VC Taxpayers Assoc. President Saliba tells GMSP! of living wage proposal

March 31, 2000
Santa Paula News
The living wage proposal is becoming increasingly controversial and the president of the Ventura County Taxpayers Association discussed his view at the February Good Morning Santa Paula! The Chamber of Commerce sponsored event was held at Logsdon’s at the Santa Paula Airport.Mike Saliba, President of the VCTA, said he is interested in getting input from those who have heard of the living wage proposal that would craft an ordinance requiring private firms that contract with Ventura County to pay employees a wage higher than the minimum set by state and federal law. In addition, benefits including medical and vacation time would also be mandated for county subcontractors, said Saliba.The living wage concept, endorsed by a majority vote of the Ventura County Board of Supervisors late last year, would require each subcontractor to pay employees $8 an hour if benefits are included, $10 if the employment has no benefits.Aside from the monetary impacts, noted Saliba, the county would organize and staff an oversight authority, “a huge new bureaucracy to monitor and audit private companies. . .I feel if the county goes for the living wage ordinance,” cities will follow.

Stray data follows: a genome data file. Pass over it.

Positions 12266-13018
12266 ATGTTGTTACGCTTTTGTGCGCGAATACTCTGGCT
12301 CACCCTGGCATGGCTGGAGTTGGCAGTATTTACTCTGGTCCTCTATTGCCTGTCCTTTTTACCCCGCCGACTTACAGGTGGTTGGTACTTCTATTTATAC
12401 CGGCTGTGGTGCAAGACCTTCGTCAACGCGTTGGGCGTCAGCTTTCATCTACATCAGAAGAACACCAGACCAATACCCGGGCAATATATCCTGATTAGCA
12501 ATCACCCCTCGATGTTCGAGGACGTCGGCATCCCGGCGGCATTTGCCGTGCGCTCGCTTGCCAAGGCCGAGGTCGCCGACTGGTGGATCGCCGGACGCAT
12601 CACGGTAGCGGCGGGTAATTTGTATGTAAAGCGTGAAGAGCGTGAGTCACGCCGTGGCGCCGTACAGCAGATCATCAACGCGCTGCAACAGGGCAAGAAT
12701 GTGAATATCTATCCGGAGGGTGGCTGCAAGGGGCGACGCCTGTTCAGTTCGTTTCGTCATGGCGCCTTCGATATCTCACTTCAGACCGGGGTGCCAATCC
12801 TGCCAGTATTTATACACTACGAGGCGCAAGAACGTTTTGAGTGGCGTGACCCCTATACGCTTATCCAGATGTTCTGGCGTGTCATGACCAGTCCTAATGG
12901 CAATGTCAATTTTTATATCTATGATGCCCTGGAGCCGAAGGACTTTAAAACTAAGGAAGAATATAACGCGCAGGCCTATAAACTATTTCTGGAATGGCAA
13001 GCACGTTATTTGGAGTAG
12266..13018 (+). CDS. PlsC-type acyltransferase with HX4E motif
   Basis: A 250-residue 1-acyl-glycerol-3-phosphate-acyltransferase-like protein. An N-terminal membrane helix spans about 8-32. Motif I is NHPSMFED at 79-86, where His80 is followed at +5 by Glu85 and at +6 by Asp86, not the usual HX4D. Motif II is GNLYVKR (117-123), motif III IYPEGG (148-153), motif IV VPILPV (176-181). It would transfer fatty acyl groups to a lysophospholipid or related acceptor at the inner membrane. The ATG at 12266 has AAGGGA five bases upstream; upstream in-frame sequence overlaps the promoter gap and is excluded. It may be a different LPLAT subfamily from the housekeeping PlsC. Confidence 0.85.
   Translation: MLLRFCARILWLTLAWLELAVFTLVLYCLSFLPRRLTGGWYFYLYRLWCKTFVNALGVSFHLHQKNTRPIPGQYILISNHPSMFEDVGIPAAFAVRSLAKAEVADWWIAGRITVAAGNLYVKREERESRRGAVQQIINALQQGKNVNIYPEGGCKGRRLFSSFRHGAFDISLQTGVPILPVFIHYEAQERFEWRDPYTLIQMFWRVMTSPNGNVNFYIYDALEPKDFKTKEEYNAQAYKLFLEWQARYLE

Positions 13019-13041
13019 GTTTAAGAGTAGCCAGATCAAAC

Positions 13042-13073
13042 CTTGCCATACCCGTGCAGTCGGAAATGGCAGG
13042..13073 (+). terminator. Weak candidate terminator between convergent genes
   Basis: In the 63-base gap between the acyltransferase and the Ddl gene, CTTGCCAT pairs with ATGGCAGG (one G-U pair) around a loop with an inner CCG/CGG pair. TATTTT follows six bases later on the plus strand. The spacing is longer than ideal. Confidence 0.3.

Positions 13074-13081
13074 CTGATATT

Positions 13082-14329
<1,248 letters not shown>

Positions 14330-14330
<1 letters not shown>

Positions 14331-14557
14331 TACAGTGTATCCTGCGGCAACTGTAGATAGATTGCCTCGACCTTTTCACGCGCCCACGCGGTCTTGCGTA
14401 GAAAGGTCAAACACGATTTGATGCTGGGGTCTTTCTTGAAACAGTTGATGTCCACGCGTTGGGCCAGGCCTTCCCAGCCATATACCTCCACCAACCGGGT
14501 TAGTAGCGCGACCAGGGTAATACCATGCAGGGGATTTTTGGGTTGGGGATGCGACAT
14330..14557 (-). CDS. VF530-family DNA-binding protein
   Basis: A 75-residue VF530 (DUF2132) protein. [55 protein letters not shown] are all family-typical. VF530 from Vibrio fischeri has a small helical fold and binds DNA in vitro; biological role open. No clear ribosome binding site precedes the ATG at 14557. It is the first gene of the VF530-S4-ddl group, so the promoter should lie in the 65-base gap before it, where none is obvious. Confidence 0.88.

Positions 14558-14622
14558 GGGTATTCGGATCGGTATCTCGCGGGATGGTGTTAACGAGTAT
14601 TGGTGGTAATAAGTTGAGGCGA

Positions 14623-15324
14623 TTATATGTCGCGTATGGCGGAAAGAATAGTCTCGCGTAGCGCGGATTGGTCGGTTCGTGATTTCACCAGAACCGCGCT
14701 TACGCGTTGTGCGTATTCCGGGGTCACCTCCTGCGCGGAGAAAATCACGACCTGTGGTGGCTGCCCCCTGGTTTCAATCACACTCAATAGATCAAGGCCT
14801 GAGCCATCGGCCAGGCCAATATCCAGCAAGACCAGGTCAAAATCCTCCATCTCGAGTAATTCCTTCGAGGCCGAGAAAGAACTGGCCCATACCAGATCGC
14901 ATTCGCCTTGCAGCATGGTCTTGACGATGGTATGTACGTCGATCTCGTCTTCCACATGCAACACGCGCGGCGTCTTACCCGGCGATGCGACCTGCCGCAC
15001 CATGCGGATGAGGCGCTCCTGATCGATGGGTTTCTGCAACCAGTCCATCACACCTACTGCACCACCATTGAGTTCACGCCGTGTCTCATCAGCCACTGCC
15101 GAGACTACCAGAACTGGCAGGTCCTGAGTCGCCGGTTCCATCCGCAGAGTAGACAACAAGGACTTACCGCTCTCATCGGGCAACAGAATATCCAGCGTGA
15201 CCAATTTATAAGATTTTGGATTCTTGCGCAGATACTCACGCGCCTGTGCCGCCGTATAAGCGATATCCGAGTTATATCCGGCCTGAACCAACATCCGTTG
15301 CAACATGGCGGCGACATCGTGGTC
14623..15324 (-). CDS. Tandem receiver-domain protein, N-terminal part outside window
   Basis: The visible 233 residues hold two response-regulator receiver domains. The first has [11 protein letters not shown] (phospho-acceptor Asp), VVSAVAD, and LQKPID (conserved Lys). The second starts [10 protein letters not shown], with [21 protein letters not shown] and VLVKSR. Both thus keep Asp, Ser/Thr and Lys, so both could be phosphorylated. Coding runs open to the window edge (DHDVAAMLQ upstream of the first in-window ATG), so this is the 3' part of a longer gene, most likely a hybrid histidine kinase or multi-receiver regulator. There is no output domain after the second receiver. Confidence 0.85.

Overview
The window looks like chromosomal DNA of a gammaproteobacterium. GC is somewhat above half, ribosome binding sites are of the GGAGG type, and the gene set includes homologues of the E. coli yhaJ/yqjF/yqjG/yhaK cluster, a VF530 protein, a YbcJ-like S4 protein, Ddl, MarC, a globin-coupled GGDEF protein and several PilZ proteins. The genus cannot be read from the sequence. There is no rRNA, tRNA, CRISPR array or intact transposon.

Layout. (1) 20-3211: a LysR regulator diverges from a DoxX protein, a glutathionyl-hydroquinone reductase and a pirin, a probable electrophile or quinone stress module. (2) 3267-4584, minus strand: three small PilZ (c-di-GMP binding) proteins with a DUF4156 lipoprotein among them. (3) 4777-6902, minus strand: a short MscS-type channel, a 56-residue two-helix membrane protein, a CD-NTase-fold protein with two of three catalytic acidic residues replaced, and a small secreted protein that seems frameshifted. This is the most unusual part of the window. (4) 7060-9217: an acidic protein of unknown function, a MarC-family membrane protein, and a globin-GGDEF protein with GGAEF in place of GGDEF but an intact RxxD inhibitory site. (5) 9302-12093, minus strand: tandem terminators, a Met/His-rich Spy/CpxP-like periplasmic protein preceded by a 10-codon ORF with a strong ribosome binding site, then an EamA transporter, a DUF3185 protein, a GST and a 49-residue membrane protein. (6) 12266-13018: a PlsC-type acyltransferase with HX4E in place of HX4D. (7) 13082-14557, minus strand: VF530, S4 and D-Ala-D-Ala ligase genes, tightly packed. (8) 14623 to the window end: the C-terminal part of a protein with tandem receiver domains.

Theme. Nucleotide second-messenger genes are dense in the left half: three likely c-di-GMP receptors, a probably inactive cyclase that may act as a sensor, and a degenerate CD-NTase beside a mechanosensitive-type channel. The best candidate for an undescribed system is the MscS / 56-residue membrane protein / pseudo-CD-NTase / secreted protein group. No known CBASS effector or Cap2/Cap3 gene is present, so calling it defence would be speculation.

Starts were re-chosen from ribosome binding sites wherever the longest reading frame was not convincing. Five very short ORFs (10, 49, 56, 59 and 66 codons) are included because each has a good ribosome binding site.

The proposal if implemented would increase costs on firms that contract with the county and increase county costs for goods and services, he added. “At this time, when the county should be seeking more firms to bid on county contracts, this proposal would result in just the opposite,” as fewer companies would do business with the county, lessening competition and driving up costs. “It could create two classes of business, those who contract with the county and those who do not.”Saliba said there are other, “more efficient ways” to assist people who are earning minimum wages. Many such workers would benefit by fully using the “presently under-utilized federal earned income tax credit,” a bonus to those workers without increased costs to employers or local governments, he noted.Living wage proposals are an “unwarranted intrusion by local government into private business,” Saliba said.

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